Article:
For those repositories that implement the above security protocol, Nit is not possible to access an iReceptor Repository Service unless the consumer of the service is provided with a valid client_username and client_sharedsecret. Thus when using URLs of the form above, access will be denied unless the correct authentication mechanisms are used.

It is not necessary for all repositories to implement the iReceptor security protocol. In this instance, the repository is providing public, open data to the iReceptor Data Commons. In these instances, simple URLs such as:

  • samples -
  • sequences -

iReceptor manages the iReceptor Public Archive (IPA), using Compute Canada resources, using the URL htps:// This repository is running the iReceptor v2.0 version of the iReceptor IPA. As such, it is possible to retrieve data using the following URLs:

  • samples -
  • sequences -


The iReceptor Scientific Gateway is hosted, operated, and maintained by the IRMACS Centre at Simon Fraser University. Interested researchers can apply for iReceptor accounts by visiting the iReceptor Gateway login page. No data (except for temporary staged data) is maintained on the iReceptor Gateway machine. If researchers require access to an iReceptor Repository, they should contact the iReceptor Repository data steward for that site. If researchers want to run their own iReceptor repository as part of the iReceptor Data Commons, they should contact the iReceptor team at


The iReceptor Gateway platform is operated by the IRMACS Centre at Simon Fraser University. The iReceptor software is available for download at the iReceptor GitHub Repository. Research groups that would like to download the software should contact

iReceptor makes extensive use of the AGAVE APIs. In particular the Authentication and Computation services utilize AGAVE services. AGAVE's licensing and terms of service are described on the AGAVE Licensing and AGAVE terms of service page.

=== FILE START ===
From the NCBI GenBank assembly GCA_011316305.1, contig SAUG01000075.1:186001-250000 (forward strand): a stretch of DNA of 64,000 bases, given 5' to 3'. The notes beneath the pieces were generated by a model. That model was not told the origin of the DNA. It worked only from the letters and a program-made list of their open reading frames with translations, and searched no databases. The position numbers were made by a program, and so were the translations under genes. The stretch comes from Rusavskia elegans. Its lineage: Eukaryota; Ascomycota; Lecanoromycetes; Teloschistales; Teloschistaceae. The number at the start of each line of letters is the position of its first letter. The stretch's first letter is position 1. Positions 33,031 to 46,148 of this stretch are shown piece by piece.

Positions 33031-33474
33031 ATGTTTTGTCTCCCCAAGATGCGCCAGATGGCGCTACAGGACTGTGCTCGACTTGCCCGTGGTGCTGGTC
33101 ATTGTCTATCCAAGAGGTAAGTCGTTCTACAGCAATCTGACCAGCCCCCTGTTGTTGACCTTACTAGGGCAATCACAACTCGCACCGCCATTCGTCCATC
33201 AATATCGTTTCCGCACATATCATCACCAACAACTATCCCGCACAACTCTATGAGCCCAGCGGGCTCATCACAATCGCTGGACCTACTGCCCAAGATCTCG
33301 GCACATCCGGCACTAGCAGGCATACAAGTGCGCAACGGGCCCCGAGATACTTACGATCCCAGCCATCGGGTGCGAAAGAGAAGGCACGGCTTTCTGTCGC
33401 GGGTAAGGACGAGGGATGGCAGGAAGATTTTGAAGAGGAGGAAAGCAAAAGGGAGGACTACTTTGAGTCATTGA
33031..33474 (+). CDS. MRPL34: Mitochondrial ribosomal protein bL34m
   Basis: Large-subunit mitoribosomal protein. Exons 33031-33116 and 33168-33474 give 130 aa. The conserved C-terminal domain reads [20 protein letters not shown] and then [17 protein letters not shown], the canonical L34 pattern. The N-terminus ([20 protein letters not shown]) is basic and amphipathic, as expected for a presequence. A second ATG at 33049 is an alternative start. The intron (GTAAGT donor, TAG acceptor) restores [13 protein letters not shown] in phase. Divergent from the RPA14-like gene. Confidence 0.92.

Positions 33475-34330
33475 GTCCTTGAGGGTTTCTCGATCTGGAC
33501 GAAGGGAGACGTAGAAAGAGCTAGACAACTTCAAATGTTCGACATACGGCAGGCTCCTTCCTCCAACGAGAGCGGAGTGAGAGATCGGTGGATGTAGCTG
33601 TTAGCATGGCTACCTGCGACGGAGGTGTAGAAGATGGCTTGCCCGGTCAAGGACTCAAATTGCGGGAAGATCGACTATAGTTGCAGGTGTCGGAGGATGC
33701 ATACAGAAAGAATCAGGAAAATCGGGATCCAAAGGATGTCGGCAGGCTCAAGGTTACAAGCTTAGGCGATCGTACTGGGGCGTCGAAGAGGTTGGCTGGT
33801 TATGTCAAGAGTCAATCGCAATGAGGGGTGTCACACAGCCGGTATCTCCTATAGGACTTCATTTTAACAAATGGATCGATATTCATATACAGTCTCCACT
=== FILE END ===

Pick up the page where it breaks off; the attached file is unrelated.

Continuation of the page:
iReceptor makes use of Compute Canada resources. Any use of Compute Canada resources are done under their Terms of Service and Acceptable Use Policy.


The iReceptor Gateway and its component parts were released into beta-production on June 30, 2015. The software and operations of related sites are managed by the IRMACS Centre. The software is available through the iReceptor GitHub repository.  This software is available for use by researchers in the community, but it is beta software.  The software is provided AS-IS, as described in the "Lesser GPL v3" license. Software release will be carried out as follows:

  • Software will be released by the iReceptor team at the IRMACS Centre.
  • A specific software release will ensure that the iReceptor Gateway works with the corresponding Repository Service APIs of that release. Although backwards compatibility with past Repository APIs will be a priority, this can not be guaranteed.
  • Compatibility with third party packages such as AGAVE and integration with Compute Canada will be maintained where possible, but can not be guaranteed.